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Film review: The Power of the Dog


The Power of the Dog could just as well be called The Power of Benedict Cumberbatch, said Deborah Ross in The Spectator, as he is so “spectacular” in this “wonderfully complex” western. The Sherlock actor plays a “ruggedly masculine cowboy” named Phil who runs a cattle ranch with his brother George (Jesse Plemons) in 1920s Montana. The pair are opposites: Phil is “clever, but mean-spirited and cruel”, and so macho he can castrate a bull with his bare hands; while George is “slower, softer, kinder, stockier”.

Their equilibrium is upset by the arrival in their lives of Rose (Kirsten Dunst), a widow who marries George. When she comes to live at the ranch with her delicate teenage son Peter (Kodi Smit-McPhee), Phil immediately resolves to make their lives “hell”. It’s been said the film is about toxic masculinity – but it is more than that: it explores “the pain of anyone who is expected to be a certain way, and conforms at the expense of their true identity”. Phil, a man who knows he will never be loved, is revealed to be as tragic as he is brutal.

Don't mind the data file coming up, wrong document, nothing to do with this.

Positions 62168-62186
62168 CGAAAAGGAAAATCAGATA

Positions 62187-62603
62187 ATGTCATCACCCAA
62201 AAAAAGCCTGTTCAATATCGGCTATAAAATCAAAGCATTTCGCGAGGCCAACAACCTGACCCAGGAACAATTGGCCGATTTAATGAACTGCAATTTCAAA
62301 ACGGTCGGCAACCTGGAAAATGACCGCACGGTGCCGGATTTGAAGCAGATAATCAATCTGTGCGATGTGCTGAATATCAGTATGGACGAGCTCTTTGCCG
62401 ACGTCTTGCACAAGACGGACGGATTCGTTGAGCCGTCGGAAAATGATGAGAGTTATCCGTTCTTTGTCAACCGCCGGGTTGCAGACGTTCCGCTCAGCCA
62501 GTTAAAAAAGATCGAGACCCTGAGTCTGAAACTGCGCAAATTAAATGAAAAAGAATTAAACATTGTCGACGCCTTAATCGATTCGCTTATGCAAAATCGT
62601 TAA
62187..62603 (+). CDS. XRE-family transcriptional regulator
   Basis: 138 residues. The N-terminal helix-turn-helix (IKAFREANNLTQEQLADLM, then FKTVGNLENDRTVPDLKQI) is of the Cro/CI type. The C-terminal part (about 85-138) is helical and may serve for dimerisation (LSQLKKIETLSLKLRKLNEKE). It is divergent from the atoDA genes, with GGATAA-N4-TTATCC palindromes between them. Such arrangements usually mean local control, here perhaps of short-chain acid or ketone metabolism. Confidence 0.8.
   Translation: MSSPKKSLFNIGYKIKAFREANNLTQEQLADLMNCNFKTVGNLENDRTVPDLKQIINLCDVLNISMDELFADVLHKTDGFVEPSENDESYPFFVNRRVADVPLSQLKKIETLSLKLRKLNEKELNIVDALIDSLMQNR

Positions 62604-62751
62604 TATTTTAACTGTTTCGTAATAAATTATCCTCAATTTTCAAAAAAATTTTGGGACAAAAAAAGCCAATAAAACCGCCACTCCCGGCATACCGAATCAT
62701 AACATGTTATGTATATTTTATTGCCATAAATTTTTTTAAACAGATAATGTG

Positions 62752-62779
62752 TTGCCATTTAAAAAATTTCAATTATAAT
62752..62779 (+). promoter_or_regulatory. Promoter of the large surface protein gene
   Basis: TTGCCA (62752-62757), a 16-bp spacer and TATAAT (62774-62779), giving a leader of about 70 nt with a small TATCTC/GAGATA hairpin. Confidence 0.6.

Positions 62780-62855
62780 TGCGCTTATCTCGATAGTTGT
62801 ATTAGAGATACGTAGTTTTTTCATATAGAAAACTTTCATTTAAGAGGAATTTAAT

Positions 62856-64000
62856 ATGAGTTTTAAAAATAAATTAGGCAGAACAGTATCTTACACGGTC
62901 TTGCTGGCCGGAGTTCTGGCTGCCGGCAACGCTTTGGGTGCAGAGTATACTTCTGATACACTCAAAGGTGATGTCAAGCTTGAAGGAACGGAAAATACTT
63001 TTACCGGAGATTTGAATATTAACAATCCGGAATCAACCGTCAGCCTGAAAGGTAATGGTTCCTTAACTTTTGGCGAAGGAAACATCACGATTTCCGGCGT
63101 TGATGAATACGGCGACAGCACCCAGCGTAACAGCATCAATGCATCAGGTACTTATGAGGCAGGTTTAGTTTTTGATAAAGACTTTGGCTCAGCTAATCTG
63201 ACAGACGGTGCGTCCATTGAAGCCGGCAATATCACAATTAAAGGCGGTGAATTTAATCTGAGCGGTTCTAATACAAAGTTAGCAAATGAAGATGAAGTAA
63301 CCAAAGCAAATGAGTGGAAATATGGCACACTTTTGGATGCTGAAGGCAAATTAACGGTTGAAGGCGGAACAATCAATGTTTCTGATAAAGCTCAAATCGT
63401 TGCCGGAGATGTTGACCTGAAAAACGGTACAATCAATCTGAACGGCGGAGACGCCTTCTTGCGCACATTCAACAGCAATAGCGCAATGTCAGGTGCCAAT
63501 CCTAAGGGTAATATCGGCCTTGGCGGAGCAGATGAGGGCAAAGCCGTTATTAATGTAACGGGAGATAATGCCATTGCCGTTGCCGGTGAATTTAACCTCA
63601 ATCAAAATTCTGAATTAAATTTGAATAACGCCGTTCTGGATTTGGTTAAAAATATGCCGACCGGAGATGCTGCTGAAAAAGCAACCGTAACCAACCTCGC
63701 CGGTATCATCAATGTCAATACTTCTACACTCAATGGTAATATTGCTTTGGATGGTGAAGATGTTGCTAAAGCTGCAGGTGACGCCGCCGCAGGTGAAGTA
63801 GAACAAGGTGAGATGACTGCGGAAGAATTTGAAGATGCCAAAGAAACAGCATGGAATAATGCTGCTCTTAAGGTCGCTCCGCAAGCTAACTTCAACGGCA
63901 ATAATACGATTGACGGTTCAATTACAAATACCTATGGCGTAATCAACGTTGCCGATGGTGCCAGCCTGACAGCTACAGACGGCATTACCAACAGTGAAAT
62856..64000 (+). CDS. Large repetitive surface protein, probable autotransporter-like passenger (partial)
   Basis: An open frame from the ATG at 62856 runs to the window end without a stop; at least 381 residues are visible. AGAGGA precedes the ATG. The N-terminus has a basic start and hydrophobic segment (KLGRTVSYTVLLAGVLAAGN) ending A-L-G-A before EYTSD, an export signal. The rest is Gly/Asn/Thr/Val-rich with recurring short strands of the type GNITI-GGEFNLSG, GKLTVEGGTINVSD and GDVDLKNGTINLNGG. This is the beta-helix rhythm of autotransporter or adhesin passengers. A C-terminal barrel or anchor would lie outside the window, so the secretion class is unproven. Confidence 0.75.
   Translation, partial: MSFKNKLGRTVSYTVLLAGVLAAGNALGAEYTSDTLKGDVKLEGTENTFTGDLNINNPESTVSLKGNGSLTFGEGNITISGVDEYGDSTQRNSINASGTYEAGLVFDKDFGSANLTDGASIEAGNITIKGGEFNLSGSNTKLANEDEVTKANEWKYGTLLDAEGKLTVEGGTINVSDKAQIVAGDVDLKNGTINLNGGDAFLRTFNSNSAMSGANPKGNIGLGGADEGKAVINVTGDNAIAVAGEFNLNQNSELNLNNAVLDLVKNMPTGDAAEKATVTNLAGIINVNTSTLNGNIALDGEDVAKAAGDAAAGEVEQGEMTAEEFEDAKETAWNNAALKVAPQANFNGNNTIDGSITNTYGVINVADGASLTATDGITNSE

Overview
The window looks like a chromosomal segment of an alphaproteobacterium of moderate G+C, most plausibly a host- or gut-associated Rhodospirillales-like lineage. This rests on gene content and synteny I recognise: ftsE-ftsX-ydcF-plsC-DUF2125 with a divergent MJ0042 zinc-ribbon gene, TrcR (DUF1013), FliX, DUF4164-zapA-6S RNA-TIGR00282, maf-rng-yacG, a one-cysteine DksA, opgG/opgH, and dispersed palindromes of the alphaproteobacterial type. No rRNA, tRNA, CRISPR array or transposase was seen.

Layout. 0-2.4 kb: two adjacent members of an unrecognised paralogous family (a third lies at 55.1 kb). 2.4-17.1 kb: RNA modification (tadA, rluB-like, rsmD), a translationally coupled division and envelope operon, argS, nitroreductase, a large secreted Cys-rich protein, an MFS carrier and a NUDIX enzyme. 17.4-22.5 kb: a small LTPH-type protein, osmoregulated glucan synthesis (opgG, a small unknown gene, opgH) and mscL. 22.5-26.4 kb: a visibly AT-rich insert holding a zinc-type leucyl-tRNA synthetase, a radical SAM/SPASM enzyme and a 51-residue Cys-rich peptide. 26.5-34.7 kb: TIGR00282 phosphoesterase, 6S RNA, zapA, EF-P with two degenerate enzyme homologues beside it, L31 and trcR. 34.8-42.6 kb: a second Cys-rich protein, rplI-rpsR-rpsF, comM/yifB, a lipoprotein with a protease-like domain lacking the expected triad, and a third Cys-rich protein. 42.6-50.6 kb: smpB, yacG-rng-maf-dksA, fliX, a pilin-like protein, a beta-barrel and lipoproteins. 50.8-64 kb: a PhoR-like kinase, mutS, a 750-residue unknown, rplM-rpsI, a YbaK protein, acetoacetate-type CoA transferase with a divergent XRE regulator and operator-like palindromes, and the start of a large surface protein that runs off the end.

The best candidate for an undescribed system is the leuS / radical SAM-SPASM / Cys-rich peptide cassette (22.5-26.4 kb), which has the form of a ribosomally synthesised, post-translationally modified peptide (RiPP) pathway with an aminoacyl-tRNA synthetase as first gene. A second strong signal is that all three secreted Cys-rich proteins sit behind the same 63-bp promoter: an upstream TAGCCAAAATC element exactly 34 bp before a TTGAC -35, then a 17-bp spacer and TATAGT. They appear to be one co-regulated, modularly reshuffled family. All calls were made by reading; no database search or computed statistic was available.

Director Jane Campion has produced an “indecently powerful” film, said Kevin Maher in The Times, in which not a line of dialogue is wasted; and while Cumberbatch is “mesmerising”, he’s not acting in a vacuum – Dunst too is “formidable”. Campion won an Oscar in 1994 for her “very different frontier romance”, The Piano, said Danny Leigh in the FT; her new film was also shot in her native New Zealand – which doesn’t quite work (your mind may wander to The Lord of the Rings). Still, with “a sure touch and epic sweep”, she has created a film “loaded with menace but something rarer too: unpredictability”. This is “potent cinema” that glints “like a new knife”.

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